Some thought the centerpole had snapped before the collapse and a few told how a crane hit a cross tie on top of the Bonfire stack several nights before the fatal accident.

A 1990 report by A&M offiicals stated that the Polo Field, which is where Bonfire was moved in 1992 from near the Corps dorms, was poorly suited to accommodate the structure.

The Polo Fields, which is on the east side of campus near the main entrance, was among four potential sites under consideration for relocation. Some students speculated that the unlevel slope might have started Bonfire's demise.
A few believed it was a "freak accident" without explanation.

Documents also show that efforts were underway to build the stack higher than 70 feet, which is 15-feet over the school's height limit. Evidence showed alcohol was consumed at the site, but also was often dealt with by Bonfire leaders who learned of its presence. Hazing allegations made days prior to the accident were under investigation at the time of the collapse.

Three of the 16 red pots -- the eight juniors and eight seniors that make up the top leadership of Bonfire -- made statements to police. Two said a potential cause could have been the slope on the ground while the third did not make a statement.

Efforts by red pots to control problems that seemed to plague Bonfire construction in the past -- such as alcohol, hazing and horse-play -- were lauded by many students in statements to police.

"Red pots had it under control," said Paul "Alex" Jones, who added that supervision was tight and that he couldn't understand what made the logs tumble.


Will Clark and Beth Ridel, students at A&M, are fighting to keep the Bonfire tradition alive.

"We have a petition with close to 6,000 signatures so far," Clark said, adding that the names include students, former students and members of the community, as well as relatives of at least one victim. "We also have 400 e-mails from our site at keepthefireburning@hotmail.com."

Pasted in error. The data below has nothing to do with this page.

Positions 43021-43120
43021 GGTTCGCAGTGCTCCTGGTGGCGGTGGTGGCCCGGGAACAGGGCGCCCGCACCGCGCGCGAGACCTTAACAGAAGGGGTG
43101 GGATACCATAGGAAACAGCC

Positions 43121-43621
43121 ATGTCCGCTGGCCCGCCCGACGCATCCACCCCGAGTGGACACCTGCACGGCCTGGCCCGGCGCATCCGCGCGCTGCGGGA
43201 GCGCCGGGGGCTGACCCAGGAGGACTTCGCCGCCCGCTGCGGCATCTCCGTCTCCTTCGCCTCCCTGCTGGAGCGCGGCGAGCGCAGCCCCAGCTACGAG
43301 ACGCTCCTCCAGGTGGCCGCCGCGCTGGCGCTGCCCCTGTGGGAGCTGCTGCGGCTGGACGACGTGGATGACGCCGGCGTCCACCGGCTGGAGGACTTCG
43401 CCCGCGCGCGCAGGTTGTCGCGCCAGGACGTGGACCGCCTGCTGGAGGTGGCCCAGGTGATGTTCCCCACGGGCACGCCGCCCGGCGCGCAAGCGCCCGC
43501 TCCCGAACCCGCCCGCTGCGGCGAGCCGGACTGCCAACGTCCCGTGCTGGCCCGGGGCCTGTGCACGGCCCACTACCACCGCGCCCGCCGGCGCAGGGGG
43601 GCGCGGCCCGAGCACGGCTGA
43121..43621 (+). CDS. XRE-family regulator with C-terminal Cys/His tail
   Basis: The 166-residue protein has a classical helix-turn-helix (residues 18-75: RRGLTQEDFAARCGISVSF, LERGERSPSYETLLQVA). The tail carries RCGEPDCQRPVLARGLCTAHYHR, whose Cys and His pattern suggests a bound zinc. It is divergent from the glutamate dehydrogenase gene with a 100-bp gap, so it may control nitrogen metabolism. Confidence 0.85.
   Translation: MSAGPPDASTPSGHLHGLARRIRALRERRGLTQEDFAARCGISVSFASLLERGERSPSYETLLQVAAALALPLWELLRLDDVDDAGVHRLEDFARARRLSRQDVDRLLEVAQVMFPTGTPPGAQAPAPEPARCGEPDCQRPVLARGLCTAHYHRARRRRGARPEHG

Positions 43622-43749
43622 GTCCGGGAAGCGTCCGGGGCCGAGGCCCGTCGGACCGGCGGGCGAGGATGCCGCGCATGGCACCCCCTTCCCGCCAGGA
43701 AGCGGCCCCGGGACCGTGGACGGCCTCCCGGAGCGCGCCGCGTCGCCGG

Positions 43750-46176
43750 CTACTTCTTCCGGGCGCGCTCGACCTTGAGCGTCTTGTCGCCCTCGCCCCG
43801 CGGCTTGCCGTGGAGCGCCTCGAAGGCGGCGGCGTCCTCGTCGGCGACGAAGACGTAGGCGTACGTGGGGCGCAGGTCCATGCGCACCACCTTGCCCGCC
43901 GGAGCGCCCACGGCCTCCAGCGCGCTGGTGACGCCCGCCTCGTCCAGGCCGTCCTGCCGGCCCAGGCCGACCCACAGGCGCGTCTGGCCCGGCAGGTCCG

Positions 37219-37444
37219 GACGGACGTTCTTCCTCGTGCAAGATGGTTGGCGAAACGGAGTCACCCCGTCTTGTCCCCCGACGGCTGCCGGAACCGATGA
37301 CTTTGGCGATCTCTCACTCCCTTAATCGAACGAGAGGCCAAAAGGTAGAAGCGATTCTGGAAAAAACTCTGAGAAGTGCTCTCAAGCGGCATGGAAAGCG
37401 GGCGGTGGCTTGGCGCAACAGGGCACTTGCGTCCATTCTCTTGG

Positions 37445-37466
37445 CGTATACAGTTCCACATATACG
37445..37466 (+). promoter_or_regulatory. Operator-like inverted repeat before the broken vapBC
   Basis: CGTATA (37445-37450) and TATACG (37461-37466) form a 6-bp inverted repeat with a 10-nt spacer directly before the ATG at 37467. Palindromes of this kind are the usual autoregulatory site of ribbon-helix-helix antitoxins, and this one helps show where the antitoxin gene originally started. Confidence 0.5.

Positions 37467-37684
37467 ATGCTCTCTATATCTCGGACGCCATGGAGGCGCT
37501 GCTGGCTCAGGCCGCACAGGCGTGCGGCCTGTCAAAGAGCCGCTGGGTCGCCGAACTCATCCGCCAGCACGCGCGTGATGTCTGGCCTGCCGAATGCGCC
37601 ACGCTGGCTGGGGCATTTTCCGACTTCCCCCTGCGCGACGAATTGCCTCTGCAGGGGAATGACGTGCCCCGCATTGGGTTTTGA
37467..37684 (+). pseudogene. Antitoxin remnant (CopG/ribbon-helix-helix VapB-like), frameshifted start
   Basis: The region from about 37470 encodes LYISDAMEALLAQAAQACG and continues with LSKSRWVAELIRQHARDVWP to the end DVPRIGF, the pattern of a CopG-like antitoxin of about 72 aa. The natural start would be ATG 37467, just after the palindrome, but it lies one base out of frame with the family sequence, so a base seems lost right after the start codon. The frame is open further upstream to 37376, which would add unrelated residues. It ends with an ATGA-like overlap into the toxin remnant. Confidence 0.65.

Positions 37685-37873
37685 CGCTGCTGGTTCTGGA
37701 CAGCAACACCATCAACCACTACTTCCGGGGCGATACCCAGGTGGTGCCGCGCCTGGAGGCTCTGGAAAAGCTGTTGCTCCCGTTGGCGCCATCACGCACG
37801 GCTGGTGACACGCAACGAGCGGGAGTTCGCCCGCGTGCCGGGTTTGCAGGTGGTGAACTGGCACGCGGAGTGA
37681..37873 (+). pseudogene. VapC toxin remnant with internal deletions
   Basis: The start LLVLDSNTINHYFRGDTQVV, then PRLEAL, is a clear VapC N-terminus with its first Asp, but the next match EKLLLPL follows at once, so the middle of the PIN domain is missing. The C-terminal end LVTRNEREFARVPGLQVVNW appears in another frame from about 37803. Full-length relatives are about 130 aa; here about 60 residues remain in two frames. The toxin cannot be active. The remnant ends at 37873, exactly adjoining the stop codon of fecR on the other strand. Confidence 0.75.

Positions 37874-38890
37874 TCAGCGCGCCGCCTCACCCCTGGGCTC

In one week the two, plus a few other volunteers, circulated the petition with plans to present it to a student forum still to be announced in which the administration is expected to seek student input about the future of Bonfire.

"Our goal is not to fight the administration," Clark said. "We know Dr. Bowen has a tough decision ahead and we're trying to let the administration know that we're behind them. If they let the tradition continue, we will be there even if it draws criticism."

In the weeks following the accident, those unfamiliar with A&M and its traditions questioned why students would spend hours in the middle of the night building a bonfire.

Clark's response is typical of both former and current students: "It's just hard to put into words. We make friendships for life out at Bonfire. We learn leadership and character. We learn to be something bigger than ourselves. Unless you're out there, you can't convey all the life lessons we've learned."

The report due out Tuesday is expected to provide some more lessons to the tradition-rich school.

Bill Kibler, associate vice president for student affairs at A&M and Bonfire adviser for a decade until 1992, said the timing of the report -- less than two weeks before graduation ceremonies -- wasn't planned. The findings initially were due out March 31, but the deadline was extended to allow for a thorough report.

"In coming weeks, we all will have open ears to the student's concerns," Kibler said. "On Tuesday, we'll all be hoping for clarity though.

"If I have any hopes about the report it would be that the families come away with some closure after learning what happened to their child," Kibler said. "Everyone needs these answers."